Newly formed Himalayan lake raises fears of another flash flood in India, just under a week after the Tapovan disaster, authorities said Friday.
As a result of the above, an expedition of specialists to examine the site.
A total of 36 people have died and 168 are still missing since a torrent of water rushed violently on Sunday in the Rishiganga Valley, in the state of Uttarakhand (north), destroying everything in its path.
The phenomenon was initially attributed to the rupture of a glacier Himalayan, but other hypotheses are envisaged, including the formation of a lake due to the melting of a massif and whose banks would have given way.
In the region, rapid thaw of glaciers, due to global warming, is increasingly worrying.
On Thursday, geologists warned that a new lake in the vicinity of the Rishiganga River, where the catastrophe occurred on Sunday, and whose banks could give way under the pressure of the water.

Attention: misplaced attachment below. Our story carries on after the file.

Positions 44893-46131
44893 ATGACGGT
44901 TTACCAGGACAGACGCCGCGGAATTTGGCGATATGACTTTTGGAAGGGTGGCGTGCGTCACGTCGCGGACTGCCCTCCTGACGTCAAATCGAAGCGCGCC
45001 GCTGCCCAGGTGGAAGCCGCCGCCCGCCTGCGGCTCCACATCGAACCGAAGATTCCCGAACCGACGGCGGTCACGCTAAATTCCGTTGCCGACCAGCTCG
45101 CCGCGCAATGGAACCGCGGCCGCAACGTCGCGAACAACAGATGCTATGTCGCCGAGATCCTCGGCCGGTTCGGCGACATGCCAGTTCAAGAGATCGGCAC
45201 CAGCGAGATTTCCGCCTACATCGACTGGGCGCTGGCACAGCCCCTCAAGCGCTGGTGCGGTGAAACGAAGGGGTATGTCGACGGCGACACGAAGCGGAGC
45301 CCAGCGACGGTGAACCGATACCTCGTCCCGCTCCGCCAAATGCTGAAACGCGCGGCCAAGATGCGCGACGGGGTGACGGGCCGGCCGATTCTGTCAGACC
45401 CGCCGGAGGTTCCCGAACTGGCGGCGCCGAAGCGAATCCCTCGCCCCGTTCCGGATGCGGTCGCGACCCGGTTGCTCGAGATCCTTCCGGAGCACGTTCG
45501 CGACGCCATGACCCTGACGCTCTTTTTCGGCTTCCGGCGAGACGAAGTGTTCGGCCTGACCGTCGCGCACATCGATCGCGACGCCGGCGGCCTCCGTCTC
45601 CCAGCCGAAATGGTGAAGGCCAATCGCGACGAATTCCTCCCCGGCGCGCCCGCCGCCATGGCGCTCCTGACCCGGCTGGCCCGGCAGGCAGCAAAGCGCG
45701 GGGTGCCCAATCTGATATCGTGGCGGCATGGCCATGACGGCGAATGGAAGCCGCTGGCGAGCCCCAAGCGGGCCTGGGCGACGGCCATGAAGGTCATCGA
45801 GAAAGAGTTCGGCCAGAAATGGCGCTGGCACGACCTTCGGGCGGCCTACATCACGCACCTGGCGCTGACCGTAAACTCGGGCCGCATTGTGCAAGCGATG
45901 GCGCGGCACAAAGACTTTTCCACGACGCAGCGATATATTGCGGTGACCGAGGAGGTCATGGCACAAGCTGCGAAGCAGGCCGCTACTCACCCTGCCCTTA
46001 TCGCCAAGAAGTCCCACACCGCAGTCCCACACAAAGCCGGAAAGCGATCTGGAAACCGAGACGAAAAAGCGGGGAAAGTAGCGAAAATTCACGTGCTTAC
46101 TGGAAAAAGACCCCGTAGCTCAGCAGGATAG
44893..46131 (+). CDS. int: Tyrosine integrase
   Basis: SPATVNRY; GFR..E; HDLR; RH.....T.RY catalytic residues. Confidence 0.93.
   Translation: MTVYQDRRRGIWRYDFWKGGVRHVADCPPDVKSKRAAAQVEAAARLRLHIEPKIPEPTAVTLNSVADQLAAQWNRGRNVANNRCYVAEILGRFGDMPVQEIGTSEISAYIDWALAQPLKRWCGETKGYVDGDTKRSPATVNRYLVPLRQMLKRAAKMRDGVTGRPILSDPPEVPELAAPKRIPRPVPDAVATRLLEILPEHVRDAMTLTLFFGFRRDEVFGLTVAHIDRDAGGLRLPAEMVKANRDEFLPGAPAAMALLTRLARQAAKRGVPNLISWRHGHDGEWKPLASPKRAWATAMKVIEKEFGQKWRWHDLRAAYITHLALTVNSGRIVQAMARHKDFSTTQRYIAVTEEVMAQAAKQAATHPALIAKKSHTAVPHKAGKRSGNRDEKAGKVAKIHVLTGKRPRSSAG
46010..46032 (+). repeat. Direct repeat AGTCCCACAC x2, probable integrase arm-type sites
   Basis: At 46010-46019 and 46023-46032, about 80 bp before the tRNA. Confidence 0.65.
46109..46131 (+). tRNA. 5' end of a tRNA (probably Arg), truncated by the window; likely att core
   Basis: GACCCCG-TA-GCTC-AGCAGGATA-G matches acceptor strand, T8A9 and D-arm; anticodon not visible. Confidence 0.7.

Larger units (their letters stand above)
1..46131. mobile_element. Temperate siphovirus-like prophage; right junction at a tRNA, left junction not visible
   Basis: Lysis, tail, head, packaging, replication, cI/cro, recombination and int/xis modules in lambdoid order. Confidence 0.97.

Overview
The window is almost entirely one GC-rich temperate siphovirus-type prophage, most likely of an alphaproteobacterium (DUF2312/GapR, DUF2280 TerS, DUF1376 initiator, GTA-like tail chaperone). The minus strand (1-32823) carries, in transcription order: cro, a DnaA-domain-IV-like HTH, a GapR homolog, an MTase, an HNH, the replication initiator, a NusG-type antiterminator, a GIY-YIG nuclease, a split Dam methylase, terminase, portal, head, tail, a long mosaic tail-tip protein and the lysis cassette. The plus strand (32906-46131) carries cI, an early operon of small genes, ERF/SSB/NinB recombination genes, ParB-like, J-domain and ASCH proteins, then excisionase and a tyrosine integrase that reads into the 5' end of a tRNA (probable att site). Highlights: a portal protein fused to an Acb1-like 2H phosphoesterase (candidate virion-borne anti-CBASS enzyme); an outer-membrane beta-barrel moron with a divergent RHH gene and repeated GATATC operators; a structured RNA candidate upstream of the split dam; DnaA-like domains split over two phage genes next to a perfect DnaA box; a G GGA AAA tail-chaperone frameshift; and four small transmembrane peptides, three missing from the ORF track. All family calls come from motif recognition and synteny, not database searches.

Satellite images and site observation from a helicopter confirmed the presence of the lakeAshok Kumar, a local police officer, told AFP.
The person in charge indicated that the teams had gone to examine the site and that their ascent on foot would require at least 16 hours before reaching the place, about 4,270 meters above sea level.
“In recent days, the Rishiganga flow had decreased, but since yesterday (Thursday) it has gained importance,” said the officer.
“This means that this lake presents a crack. It would be dangerous for the water to accumulate and for there to be no flow ”, he added.
Rescue teams continue their search for the missing this Friday, including about 30 people trapped in a tunnel since Sunday, although the hope of finding survivors is increasingly remote.